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Feds slam both Oracle, state officials for problems with troubled health care exchange

Feds slam both Oracle, state officials for problems with troubled health care exchange

The scathing report by the Centers for Medicare and Medicaid Services is just the latest twist in the Cover Oregon controversy

Both Oracle and Oregon officials bear some blame for the widespread problems with the state's troubled heath insurance exchange website, according to a scathing investigative report on the project that surfaced this week.

The report by the Centers for Medicare and Medicaid Services says Oracle's consulting work on the Cover Oregon site has suffered from an "overall lack of timeliness and quality." In addition, the vendor has been uncommunicative with state officials regarding key project details and uncooperative with other contractors, according to the report.

Oracle has failed to provide the state with comprehensive test results regarding the system's performance and functionality, the report said. The vendor has also given "very little insight" into plans for disaster recovery and continuity.

Instability in the system is affecting development and testing work, and "there is no true development or true test integration environments for developers and testers to properly test their code and test cases respectively," the report adds. "This creates an issue with untested code being introduced into the production environment."

Cover Oregon uses a vast array of Oracle products, which has raised a challenge, according to the report. "While there are other State Based Marketplaces utilizing elements of the Oracle product portfolio, CO has, without doubt, the most complex mix," it states. "As such, there are myriad Oracle technical resources required to maintain and support the system."

Meanwhile, there is also "no evidence" the state has set up a formal, centralized project management office "performing the necessary level of oversight" over Oracle, according to the report, which was obtained by the Oregonian newspaper.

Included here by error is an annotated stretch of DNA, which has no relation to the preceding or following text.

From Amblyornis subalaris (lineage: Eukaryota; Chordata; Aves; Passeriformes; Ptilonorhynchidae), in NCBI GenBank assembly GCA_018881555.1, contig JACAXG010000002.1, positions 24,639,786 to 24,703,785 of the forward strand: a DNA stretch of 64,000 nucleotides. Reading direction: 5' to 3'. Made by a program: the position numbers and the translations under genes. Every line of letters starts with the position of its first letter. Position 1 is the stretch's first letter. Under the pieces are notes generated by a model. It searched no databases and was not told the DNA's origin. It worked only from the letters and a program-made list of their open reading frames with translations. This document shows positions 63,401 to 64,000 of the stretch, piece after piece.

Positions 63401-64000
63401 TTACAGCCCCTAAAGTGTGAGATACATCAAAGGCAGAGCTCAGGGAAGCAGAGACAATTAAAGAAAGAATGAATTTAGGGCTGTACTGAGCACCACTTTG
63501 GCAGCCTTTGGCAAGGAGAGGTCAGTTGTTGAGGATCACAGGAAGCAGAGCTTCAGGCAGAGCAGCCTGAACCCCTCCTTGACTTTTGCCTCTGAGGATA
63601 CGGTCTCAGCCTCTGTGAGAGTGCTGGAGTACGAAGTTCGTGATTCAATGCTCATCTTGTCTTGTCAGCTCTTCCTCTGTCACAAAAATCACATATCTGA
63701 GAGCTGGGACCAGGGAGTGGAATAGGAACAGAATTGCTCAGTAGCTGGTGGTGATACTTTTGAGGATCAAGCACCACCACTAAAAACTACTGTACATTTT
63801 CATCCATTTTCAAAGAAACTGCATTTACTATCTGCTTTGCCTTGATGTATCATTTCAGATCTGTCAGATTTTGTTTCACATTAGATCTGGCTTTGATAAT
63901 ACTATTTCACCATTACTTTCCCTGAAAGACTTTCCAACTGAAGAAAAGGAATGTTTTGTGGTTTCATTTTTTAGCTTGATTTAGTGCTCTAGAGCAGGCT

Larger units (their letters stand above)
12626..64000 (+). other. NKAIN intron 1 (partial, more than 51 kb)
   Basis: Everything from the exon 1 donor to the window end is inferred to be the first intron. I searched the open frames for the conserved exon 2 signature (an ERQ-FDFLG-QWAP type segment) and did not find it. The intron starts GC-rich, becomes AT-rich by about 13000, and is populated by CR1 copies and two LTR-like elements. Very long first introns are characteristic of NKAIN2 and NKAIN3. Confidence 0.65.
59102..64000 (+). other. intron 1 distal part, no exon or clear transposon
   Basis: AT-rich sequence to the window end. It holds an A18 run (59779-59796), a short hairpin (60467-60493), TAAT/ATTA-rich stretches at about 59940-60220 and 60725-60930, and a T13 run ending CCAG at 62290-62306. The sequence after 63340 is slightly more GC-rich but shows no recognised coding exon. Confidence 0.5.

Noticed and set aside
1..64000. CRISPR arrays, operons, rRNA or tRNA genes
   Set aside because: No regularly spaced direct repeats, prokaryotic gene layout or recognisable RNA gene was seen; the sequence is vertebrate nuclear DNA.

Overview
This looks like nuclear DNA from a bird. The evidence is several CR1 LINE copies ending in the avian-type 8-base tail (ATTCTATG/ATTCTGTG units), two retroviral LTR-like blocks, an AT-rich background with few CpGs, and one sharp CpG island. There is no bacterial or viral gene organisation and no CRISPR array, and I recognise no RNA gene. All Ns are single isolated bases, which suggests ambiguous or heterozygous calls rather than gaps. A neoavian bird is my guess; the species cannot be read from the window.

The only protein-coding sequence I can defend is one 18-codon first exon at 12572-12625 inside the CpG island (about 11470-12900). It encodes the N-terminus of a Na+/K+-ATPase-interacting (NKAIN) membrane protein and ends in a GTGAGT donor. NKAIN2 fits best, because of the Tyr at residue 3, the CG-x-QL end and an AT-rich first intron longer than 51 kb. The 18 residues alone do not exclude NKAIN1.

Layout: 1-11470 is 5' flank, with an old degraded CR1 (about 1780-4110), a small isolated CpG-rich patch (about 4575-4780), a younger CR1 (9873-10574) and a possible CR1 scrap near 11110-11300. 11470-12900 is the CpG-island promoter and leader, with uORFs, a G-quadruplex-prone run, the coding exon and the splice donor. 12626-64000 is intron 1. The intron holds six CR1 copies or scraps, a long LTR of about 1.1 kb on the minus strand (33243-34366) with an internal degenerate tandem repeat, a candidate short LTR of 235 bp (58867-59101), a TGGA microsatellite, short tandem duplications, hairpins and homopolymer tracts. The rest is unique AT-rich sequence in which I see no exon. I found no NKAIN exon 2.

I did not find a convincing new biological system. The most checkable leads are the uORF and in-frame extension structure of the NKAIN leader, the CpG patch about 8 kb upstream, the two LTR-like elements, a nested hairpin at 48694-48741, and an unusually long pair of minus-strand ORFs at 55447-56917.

The state "relies heavily on [Oracle] to complete the majority of the day-to-day task and while various individuals own such things as schedules and release plans, there is no single person identified to manage the overall project," it adds.

An Oracle spokeswoman declined comment on Friday. Cover Oregon didn't respond to a request for comment, but its spokesman, Michael Cox told the Oregonian that the report's findings didn't come as a surprise, and that progress has since been made. "The report speaks to the status of where we were in January," Cox said.

Implementation projects are complex and require close cooperation between the client and consulting firm, said Michael Krigsman, CEO of consulting firm Asuret and an expert on the roots of IT project failures. Given what the report describes, "is it any wonder that this project collapsed under its own weight?" he said.

Meanwhile, the fact that the CMMS report was labeled confidential and had to be uncovered by a newspaper "strikes a blow at transparency and should be unacceptable to every taxpayer in the state," Krigsman said.

It's not clear when all of the problems remaining with Cover Oregon, as well as the political firestorm it has generated, will be resolved. Earlier this month, the state said it would withhold US$25.6 million of $69.5 million Oracle says it is owed for project work, and is preserving the right to sue the company.

Chris Kanaracus covers enterprise software and general technology breaking news for The IDG News Service. Chris' email address is Chris_Kanaracus@idg.com


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